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Wednesday 28th Jun 2017

As we scream into the actual baseball season, many long-standing leagues will be holding their auctions, for the first weekend after the start of the season has traditionally been draft day in leagues that date back to the dark times before the Internet and online realtime scoring updates.

Following my Tout auction last Saturday, it occurred to me that some players may find a piece on auction strategies, particularly the jump bid, and some might not even know the jump bid tactic (or if they do, think it irritating). However, for any of us playing the auction game, the jump bid can not only be our friend, but it can indeed help a prudent owner manage his or her budget, get some price enforcing done in the process, and control the board for the endgame.

So, let's review some thoughts about auctions and money management tactics.

Try to let your mates empty their wallets: Auctions are fun and exciting for participants, especially at the start when the bulk of star players are available. I personally like to spread my spending around and build a good team with starters and at-bats in as many slots as I can manage. So, I like to let my mates spend $45 on Trout and Kershaw, sitting and waiting for the bidding to soften.

Let others nominate guys you want: I have clearly coveted Khris Davis all over the place this year, but I have yet to nominate the Athletics outfielder even though I carry him all over, including both Tout and LABR. But, when nominating, I throw out a name I am not particularly interested in and then watch the bidding frenzy from the sidelines.

Don't let a bargain pass: While I might do a solid job of watching the money flow early on in the draft, similarly, I know not to let a bargain pass even if the player is not one I targeted. For example, Evan Gattis in the low teens is indeed a bargain, for catchers who can hit 25-plus homers are on the rare side. So, be mindful to not be too passive, even if you are watching others spend.

Thoughts on jump bids: For the archivists, a jump bid is simply "jumping" the amount on the table for a given player, such that if I nominate Mike Trout for $10, and Trout increases to $15 over five subsequent bids, and then someone yells out $35, that is a jump bid.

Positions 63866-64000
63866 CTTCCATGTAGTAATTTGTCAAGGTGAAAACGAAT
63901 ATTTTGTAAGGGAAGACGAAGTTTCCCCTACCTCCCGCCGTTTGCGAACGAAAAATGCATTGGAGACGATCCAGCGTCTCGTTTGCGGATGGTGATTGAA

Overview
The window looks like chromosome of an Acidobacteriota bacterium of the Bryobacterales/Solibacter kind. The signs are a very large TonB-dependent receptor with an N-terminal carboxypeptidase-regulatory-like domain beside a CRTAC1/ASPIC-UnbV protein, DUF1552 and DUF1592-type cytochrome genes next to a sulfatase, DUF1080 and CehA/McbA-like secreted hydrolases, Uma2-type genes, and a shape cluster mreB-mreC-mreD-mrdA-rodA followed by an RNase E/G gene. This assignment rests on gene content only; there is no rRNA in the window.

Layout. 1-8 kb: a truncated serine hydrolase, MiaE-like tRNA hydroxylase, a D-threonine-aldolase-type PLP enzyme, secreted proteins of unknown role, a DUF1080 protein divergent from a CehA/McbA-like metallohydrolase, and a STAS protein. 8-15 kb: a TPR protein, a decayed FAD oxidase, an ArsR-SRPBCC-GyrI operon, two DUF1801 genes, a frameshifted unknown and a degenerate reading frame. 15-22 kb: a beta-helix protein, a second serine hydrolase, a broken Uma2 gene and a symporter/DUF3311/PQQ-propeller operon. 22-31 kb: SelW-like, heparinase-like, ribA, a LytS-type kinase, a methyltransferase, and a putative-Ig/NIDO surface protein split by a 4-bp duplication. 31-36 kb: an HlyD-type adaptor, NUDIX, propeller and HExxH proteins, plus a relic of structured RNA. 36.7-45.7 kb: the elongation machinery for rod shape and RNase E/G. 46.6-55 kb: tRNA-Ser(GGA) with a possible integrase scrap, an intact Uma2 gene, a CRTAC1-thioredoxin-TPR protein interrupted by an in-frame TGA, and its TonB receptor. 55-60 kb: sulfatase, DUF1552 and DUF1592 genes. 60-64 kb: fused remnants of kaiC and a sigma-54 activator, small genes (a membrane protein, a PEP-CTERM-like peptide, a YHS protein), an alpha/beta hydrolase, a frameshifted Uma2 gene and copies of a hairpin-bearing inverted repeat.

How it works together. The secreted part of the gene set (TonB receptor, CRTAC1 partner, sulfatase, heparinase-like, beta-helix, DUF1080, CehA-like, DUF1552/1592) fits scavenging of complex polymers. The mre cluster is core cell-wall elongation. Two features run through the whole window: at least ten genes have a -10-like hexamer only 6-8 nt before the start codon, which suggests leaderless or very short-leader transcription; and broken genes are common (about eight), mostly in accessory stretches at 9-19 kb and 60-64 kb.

And, there can be a very effective way of using such a "jump" to acquire a player you like with your opening bid. Such that, if you value Trout at $45, simply upping the ante to your ceiling price tag as soon as permits can be a great tactic, as that will certainly scare away any potential Trout wannabe owners who did not expect the bidding sequence to push like that. But, suddenly all your opponents have to look at $46 for the rights to Trout's skill set, and that will likely scare away the bulk of your leaguemates.

What this means is you have to be ok with having Trout at $45, and if you really want the Angel, be prepared to pay $47 and up to own him. But, that act forces the issue upon your leaguemates, and in theory sets a path for your team and the rest of the auction from that point out (for either you have Trout and build around him, or go elsewhere for offensive production).

However, a subtler form of jump bid can be employed further on in your auction. 

Let's say you target Carlos Santana for $26 and the first sacker does indeed get his name called.

Bidding starts to slow at $21, which is your bid, and that is followed by $22 from another owner. You bid $23 in response and your leaguemate immediately counters with $24.

Logically, your counter bid would be $25 but the effective tactic in such a situation is to jump Santana's price tag to $26 right then and there.

The reasoning here is you were already prepared to pay the $26 anyway, correct?

So, by going for the throat right there, instead of considering the possibility of owning Santana at $26, your opponent suddenly has to accept the fact that it is either $27--at a minimum--or again, look elsewhere to fill the roster.

In that sense, you are price enforcing, but you are also managing your own roster and prices in concert with your projections, for ideally mapping out slots and production and dollar values ahead of time will land the bulk of players and stats you desired.

Auctions are fun, but they are also tricky animals involving timing, knowledge of the player pool, and a clear idea of the kind of team you want to assemble. Hopefully these insights can help lead you to a successful team and season.

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